[Date Prev][Date Next]   [Thread Prev][Thread Next]   [Thread Index] [Date Index] [Author Index]

Re: [Libguestfs] [PATCH 6/6] New API: btrfs_subvolume_show



On Monday 24 November 2014 16:22:53 Hu Tao wrote:
> On Fri, Nov 21, 2014 at 05:17:13PM +0100, Pino Toscano wrote:
> > On Friday 21 November 2014 13:18:00 Hu Tao wrote:
> > > btrfs_subvolume_show shows the detailed information of a subvolume
> > > or
> > > snapshot.
> > > 
> > > Signed-off-by: Hu Tao <hutao cn fujitsu com>
> > > ---
> > > 
> > >  daemon/btrfs.c       | 167
> > >  +++++++++++++++++++++++++++++++++++++++++++++++++++
> > >  generator/actions.ml |   9 +++
> > >  src/MAX_PROC_NR      |   2 +-
> > >  3 files changed, 177 insertions(+), 1 deletion(-)
> > > 
> > > diff --git a/daemon/btrfs.c b/daemon/btrfs.c
> > > index e179b57..36ba588 100644
> > > --- a/daemon/btrfs.c
> > > +++ b/daemon/btrfs.c
> > > @@ -29,6 +29,7 @@
> > > 
> > >  #include "actions.h"
> > >  #include "optgroups.h"
> > >  #include "xstrtol.h"
> > > 
> > > +#include "c-ctype.h"
> > > 
> > >  GUESTFSD_EXT_CMD(str_btrfs, btrfs);
> > >  GUESTFSD_EXT_CMD(str_btrfstune, btrfstune);
> > > 
> > > @@ -813,3 +814,169 @@ do_btrfs_fsck (const char *device, int64_t
> > > superblock, int repair)> > 
> > >    return 0;
> > >  
> > >  }
> > > 
> > > +
> > > +char **do_btrfs_subvolume_show (const char *subvolume)
> > > +{
> > > +  const size_t MAX_ARGS = 64;
> > > +  const char *argv[MAX_ARGS];
> > > +  size_t i = 0;
> > > +  CLEANUP_FREE char *subvolume_buf = NULL;
> > > +  CLEANUP_FREE char *err = NULL;
> > > +  CLEANUP_FREE char *out = NULL;
> > > +  char *p, *pend, *colon;
> > > +  DECLARE_STRINGSBUF (ret);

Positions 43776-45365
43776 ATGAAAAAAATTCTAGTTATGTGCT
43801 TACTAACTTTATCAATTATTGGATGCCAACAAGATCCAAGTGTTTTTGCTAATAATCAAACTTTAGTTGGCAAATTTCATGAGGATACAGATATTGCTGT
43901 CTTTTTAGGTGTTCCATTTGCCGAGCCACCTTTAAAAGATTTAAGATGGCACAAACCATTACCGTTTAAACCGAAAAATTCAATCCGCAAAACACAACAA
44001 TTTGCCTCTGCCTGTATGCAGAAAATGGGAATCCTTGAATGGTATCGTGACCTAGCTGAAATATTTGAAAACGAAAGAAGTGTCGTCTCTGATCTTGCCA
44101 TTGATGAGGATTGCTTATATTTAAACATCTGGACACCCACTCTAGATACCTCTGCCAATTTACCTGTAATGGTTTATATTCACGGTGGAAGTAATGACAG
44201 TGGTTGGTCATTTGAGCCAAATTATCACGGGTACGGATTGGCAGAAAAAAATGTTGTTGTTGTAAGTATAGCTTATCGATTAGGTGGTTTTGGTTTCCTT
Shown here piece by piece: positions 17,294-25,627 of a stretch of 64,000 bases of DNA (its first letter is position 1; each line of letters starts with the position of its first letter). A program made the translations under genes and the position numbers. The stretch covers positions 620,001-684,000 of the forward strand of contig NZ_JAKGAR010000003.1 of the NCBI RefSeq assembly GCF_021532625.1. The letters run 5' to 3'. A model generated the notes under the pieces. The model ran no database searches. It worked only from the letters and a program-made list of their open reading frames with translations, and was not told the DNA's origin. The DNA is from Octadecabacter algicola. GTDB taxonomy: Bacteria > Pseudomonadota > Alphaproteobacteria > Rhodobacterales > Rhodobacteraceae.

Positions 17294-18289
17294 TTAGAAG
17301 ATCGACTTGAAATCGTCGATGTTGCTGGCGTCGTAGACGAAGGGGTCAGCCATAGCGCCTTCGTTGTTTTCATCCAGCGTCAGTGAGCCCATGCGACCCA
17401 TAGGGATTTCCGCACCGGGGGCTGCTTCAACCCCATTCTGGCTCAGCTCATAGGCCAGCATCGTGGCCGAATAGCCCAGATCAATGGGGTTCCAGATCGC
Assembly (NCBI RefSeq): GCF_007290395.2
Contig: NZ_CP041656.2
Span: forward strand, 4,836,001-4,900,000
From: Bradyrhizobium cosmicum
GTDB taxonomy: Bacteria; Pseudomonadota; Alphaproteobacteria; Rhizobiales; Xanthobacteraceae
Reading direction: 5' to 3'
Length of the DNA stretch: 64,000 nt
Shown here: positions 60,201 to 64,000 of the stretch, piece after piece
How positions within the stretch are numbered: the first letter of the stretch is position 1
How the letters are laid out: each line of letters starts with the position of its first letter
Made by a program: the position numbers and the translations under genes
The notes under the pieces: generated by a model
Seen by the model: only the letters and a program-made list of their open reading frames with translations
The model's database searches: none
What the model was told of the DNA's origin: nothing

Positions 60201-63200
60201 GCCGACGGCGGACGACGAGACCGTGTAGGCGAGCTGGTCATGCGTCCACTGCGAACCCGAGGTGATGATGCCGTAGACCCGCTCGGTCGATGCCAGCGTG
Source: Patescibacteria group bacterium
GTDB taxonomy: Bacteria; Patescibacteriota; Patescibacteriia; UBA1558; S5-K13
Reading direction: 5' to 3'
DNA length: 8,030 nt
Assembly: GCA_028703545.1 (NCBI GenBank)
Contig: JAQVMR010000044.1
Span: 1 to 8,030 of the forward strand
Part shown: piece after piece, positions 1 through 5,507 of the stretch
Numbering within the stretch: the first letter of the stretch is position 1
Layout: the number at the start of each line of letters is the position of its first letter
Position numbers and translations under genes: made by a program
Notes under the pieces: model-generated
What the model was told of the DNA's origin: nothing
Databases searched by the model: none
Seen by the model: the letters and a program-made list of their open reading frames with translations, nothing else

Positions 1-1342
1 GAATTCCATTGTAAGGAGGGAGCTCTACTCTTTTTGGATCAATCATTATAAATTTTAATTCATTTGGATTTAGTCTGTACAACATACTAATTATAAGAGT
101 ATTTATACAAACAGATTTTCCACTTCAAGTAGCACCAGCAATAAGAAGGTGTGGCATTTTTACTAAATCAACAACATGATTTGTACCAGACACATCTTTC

> > > +  int r;
> > > +
> > > +  subvolume_buf = sysroot_path (subvolume);
> > > +  if (subvolume_buf == NULL) {
> > > +    reply_with_perror ("malloc");
> > > +    return NULL;
> > > +  }
> > > +
> > > +  ADD_ARG (argv, i, str_btrfs);
> > > +  ADD_ARG (argv, i, "subvolume");
> > > +  ADD_ARG (argv, i, "show");
> > > +  ADD_ARG (argv, i, subvolume_buf);
> > > +  ADD_ARG (argv, i, NULL);
> > > +
> > > +  r = commandv (&out, &err, argv);
> > > +  if (r == -1) {
> > > +    reply_with_error ("%s: %s", subvolume, err);
> > > +    return NULL;
> > > +  }
> > > +
> > > +  /* Output is:
> > > +   *
> > > +   * /
> > > +   *         Name:                   root
> > > +   *         uuid:                  
> > > c875169e-cf4e-a04d-9959-b667dec36234 +   *         Parent uuid:  
> > >          -
> > > +   *         Creation time:          2014-11-13 10:13:08
> > > +   *         Object ID:              256
> > > +   *         Generation (Gen):       6579
> > > +   *         Gen at creation:        5
> > > +   *         Parent:                 5
> > > +   *         Top Level:              5
> > > +   *         Flags:                  -
> > > +   *         Snapshot(s):
> > > +   *                                 snapshots/test1
> > > +   *                                 snapshots/test2
> > > +   *                                 snapshots/test3
> > > +   *
> > > +   */
> > > +
> > > +  p = out;
> > > +
> > > +  p = strchr (p, '\n');
> > > +  if (p) {
> > > +    *p = '\0';
> > > +    p++;
> > > +  }
> > > +  else {
> > 
> > Minor style note:
> >   } else {
> > 
> > (also in other parts of this patch)
> 
> Though I'm fine with it, but do we have coding style rules? I see both
> styles in existing codes.

>From what I see, «} else {» is more common.

> > > +
> > > +        /* each line is the path of a snapshot. */
> > > +        p = pend;
> > > +        while (*p && strchr(p, ':') == NULL) {
> > 
> > This will break once the output will have fields after Snapshot, as